In Review: Rob Inglis reads The Lord of the Rings

audio_lotr_cd_bookontapeOver the course of the last month, I’ve had the pleasure of listening to the audio book version of The Lord of the Rings, as read by Rob Inglis. I highly recommend it if you have the opportunity. What I particularly found interesting is how listening to LR causes the experience to change. Not only that, but how different the experience is compared with The Hobbit.

The Hobbit is eminently suited for the audio book format. It is after all meant to be an epistlary book. Though, being part of the Red Book of West March, LR is also a diary of sorts, in truth it is more of a historical account in character and tone. In a sense this makes it less suited for listening; or should I say, casual listening?

The Lord of the Rings, both in print and in audio form, challenge the reader or listener. It is not a passive endeavor. Hearing the tale only reinforces this quality.   I’ve found listening to the tale allows it to take on a much more philosophical and thoughtful tone…or at least causes my mind to wander down strange paths more than usual.

That being said, I was drawn this time around to the meeting of Strider and Frodo (and later in their room) at the Inn of the Prancing Pony. I particularly noticed that throughout, though Strider’s true name is mentioned, he is almost exclusively refered to as Strider except for a few memorable moments. His naming as Elessar in Lorien, his naming as Aragorn/Elessar son of Arathorn and heir of Isildur at the Argonath, and his meeting with Eomer, where he is also named Wingfoot. What is interesting here is how Tolkien uses names to convey different aspects of Aragorn’s character and personality, as well as indicating the way in which others regard him.  There is a noticeable difference, for example, in how Aragorn holds himself, speaks and even looks as opposed to Strider.

To continue the discussion of names, I was also struck by Treebeard’s reaction to Merry & Pippin’s giving of their names and request for his. His true name is long and tells the story of who he is. It is truly its own lexical device. The same is also true of the hill on which they meet. In Entish particularly a name is a powerful thing, telling of the true nature of a person or thing and as such grows and develops as time passes.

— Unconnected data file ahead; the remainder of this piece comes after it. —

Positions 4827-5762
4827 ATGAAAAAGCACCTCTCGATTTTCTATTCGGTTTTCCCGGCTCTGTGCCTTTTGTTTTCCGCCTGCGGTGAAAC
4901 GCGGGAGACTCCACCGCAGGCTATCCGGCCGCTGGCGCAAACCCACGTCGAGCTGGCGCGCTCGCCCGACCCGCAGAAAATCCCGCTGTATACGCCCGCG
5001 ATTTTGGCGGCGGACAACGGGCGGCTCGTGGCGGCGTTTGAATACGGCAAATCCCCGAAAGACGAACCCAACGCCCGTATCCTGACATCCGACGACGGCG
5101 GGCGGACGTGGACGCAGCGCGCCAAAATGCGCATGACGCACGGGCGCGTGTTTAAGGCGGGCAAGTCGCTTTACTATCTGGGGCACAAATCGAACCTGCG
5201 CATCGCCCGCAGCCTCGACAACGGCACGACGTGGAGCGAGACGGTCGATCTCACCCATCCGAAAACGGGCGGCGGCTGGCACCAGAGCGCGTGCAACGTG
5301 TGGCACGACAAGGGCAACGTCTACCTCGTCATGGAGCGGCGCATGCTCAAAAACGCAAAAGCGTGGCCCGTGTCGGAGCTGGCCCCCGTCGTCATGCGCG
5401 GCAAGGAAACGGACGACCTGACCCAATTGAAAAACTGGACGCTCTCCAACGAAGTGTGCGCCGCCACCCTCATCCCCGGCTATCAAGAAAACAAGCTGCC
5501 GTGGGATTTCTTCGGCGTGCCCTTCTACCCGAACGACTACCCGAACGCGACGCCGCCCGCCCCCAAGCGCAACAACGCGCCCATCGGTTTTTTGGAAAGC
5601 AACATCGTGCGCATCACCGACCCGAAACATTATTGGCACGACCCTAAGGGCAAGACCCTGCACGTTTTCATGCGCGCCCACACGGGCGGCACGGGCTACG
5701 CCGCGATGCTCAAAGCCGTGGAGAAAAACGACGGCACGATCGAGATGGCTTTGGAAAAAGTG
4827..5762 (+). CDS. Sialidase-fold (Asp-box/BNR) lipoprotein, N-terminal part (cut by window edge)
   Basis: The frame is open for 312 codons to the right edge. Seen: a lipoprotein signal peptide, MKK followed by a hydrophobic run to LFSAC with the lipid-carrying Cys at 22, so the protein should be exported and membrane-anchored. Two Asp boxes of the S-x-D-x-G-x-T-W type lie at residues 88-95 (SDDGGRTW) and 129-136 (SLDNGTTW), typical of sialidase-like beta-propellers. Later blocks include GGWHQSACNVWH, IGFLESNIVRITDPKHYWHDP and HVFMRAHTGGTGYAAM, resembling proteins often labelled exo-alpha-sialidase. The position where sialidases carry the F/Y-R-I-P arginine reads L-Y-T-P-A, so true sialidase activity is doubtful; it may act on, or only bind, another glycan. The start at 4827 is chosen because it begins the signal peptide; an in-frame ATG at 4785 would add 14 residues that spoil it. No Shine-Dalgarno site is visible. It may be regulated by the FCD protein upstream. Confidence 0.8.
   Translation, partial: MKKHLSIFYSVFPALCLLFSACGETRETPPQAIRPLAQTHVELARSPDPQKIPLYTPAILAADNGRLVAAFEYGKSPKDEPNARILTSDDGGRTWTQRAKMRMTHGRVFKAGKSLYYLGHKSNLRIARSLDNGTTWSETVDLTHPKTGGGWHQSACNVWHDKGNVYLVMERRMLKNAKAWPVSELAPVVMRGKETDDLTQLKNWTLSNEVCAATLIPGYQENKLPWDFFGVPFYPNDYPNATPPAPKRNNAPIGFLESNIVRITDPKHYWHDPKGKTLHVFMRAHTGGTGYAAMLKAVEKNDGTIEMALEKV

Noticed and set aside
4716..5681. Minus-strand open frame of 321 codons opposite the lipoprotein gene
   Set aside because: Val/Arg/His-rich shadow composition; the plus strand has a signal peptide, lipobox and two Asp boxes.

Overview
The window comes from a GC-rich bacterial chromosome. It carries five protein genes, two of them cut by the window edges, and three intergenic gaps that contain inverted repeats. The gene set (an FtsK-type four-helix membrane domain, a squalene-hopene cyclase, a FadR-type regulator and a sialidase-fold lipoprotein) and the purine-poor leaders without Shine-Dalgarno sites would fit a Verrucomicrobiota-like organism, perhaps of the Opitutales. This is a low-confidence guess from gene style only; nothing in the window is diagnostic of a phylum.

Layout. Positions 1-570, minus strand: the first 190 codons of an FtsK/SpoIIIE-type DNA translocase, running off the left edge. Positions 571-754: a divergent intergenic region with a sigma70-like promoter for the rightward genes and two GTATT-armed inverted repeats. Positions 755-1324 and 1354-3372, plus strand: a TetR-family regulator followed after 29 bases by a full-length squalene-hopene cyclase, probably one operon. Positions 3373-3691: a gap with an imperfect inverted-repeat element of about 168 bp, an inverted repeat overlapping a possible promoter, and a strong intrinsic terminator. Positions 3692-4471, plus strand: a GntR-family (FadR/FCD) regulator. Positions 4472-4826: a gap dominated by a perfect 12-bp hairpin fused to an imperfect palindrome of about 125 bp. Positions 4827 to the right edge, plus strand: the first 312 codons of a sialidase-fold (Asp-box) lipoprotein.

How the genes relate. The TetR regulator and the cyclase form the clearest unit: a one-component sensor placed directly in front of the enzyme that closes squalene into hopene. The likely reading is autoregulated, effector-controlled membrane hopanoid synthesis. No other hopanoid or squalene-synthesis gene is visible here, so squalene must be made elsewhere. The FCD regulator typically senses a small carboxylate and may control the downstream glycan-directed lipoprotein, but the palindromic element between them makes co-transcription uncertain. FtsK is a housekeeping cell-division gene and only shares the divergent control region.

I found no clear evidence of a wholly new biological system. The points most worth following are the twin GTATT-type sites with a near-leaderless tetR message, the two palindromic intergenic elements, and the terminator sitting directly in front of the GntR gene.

One of the truly awesome parts of Robert Inglis’ performance is the fact that he is able to create a voice and a personality for each character. Not only that, but I could recognize the speaker (character) even before Inglis stated who was speaking. And to make it that much more awe inspiring, he keeps this up across the entire trilogy for close to sixty hours of reading! It made for a pleasant addition, which was only improved by Robert Inglis’ acting skills. Using only his voice, tone and pace, he is able to evoke such emotion. This was particularly true at the Mirror of Galadriel, the Pass of Cirith Ungol and throughout the entirety of The Return of the King. I don’t know if it was Inglis’ reading or just the freedom afforded by listening rather than reading, but for me many passages were intense emotional roller coasters.

Recently, over at the Grey Havens Group, we had a discussion regarding our favorite parts of the Lord of the Rings. Jokingly, it was mentioned how this seemed to change constantly for some of us. Well, now it’s happened to me yet again, and will continue with each new reading.

We often talk about wishing we had the opportunity to relive our first experience. To read LotR again for the first time. In some ways the varied applicability of our current state in life allows this with rereading. However, listening to the LotR is a new first. I realized many things I never noticed before and I discovered favorite characters and events I’d never known were so dear to my heart.